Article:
FDA warning slams St Jude’s “inadequate response” to device failures

pharmafile | April 13, 2017 | News story | Medical Communications, Sales and Marketing FDA, st jude medical 

St Jude Medical has been hit with a warning letter from the FDA over the medical device manufacturer’s failure to address issues with its implantable defibrillators and at-home monitoring equipment.

The FDA letter confronts both of the separate issues; the manufacturer is accused of not acting upon evidence that the batteries in its defibrillators are defective causing it to short-circuit, even after a number of hospitalisations and the death of one user in 2014. St Jude later recalled 400,000 of the products, yet continued to fit a further seven patients with them afterwards.

“By basing your firm’s risk evaluation on ‘confirmed’ cases and not considering the potential for ‘unconfirmed’ cases to have been shorts, your firm underestimated the occurrence of the hazardous situation,” he FDA’s letter read.

Second, the letter claimed the company had not done enough to prove that cybersecurity issues in its monitoring equipment had been patched with the latest software update before it was launched to the public. St Jude was last year accused by investment research firm Muddy Waters Capital of skipping basic security protections in the devices.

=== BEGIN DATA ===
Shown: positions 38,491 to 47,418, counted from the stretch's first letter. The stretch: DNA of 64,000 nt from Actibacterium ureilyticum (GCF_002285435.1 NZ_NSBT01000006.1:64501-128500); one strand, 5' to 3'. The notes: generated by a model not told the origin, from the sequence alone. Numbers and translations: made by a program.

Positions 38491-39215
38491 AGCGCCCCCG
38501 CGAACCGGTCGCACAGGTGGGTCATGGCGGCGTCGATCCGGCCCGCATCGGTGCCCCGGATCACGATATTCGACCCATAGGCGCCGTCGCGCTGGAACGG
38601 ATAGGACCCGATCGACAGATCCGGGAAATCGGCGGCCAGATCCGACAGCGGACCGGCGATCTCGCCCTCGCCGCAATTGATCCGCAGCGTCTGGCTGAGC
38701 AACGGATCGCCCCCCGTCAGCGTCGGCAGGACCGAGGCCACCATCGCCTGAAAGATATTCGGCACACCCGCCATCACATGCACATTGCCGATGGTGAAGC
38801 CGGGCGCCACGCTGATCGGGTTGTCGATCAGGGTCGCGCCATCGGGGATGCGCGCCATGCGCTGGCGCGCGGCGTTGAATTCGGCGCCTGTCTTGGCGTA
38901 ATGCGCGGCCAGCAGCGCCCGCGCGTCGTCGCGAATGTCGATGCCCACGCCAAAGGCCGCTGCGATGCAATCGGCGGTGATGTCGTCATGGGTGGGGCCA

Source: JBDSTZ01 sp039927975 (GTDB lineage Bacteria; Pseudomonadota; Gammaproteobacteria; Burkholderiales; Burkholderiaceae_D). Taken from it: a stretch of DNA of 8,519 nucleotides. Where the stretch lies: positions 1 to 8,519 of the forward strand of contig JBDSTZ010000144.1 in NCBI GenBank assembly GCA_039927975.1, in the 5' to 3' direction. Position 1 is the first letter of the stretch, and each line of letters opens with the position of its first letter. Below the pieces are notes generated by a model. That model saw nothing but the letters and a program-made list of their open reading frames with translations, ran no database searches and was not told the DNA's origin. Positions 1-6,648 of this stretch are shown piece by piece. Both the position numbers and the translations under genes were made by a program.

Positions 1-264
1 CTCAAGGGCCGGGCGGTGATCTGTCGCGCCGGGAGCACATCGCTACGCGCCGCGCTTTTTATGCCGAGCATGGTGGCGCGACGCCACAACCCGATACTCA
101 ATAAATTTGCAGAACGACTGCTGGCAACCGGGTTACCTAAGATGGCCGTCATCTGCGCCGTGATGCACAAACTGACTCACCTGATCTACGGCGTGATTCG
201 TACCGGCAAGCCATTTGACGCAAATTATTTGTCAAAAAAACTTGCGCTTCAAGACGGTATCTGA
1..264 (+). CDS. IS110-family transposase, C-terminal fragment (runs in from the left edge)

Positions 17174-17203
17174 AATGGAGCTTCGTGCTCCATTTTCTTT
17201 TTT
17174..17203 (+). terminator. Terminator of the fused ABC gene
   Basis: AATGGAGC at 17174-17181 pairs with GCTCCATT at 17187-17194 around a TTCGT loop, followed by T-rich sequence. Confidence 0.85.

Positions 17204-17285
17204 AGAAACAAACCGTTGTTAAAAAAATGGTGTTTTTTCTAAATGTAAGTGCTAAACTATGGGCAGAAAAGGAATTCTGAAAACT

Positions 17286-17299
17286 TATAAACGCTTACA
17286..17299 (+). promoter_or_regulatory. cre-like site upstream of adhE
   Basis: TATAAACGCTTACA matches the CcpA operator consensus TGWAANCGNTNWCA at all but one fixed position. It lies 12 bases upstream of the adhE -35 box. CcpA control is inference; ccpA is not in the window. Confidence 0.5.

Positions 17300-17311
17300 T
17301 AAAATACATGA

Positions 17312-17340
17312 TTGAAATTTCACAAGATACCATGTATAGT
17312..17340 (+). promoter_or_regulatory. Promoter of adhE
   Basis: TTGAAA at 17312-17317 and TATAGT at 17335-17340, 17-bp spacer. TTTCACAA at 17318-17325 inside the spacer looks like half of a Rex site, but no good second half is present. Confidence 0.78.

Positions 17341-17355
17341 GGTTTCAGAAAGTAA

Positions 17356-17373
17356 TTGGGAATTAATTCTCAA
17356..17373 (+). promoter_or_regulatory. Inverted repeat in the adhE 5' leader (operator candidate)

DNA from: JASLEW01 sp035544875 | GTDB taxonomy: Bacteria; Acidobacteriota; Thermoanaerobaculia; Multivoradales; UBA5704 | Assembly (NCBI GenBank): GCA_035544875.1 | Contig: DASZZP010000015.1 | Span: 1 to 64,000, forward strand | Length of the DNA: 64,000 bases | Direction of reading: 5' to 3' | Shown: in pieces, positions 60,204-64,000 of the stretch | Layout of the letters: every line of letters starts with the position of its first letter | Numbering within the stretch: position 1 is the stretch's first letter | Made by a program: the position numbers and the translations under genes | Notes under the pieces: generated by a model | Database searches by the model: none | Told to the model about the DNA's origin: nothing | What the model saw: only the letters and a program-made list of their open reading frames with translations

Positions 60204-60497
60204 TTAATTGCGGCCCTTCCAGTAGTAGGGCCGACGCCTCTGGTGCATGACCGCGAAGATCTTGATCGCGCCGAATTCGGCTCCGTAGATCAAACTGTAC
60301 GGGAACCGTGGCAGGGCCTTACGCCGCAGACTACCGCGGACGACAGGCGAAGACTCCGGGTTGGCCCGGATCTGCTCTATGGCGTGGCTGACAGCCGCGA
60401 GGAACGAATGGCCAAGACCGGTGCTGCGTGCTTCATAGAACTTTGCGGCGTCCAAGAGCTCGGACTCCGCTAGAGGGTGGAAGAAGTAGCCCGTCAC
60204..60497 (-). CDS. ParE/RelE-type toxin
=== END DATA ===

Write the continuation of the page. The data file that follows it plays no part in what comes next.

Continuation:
“We have reviewed your response and conclude that it is not adequate,” the letter continued. “You should take prompt action to correct the violations addressed in this letter. Failure to promptly correct these violations may result in regulatory action being initiated by the FDA without further notice.”

Since the original date of these issues, St Jude was acquired by Abbott in a $25 million deal back in January this year. Abbott spokesperson Jonathon Hamilton defended the company by stating “We take these matters seriously, continue to make progress on our corrective actions, will closely review FDA’s warning letter, and are committed to fully addressing FDA’s concerns.”

Matt Fellows

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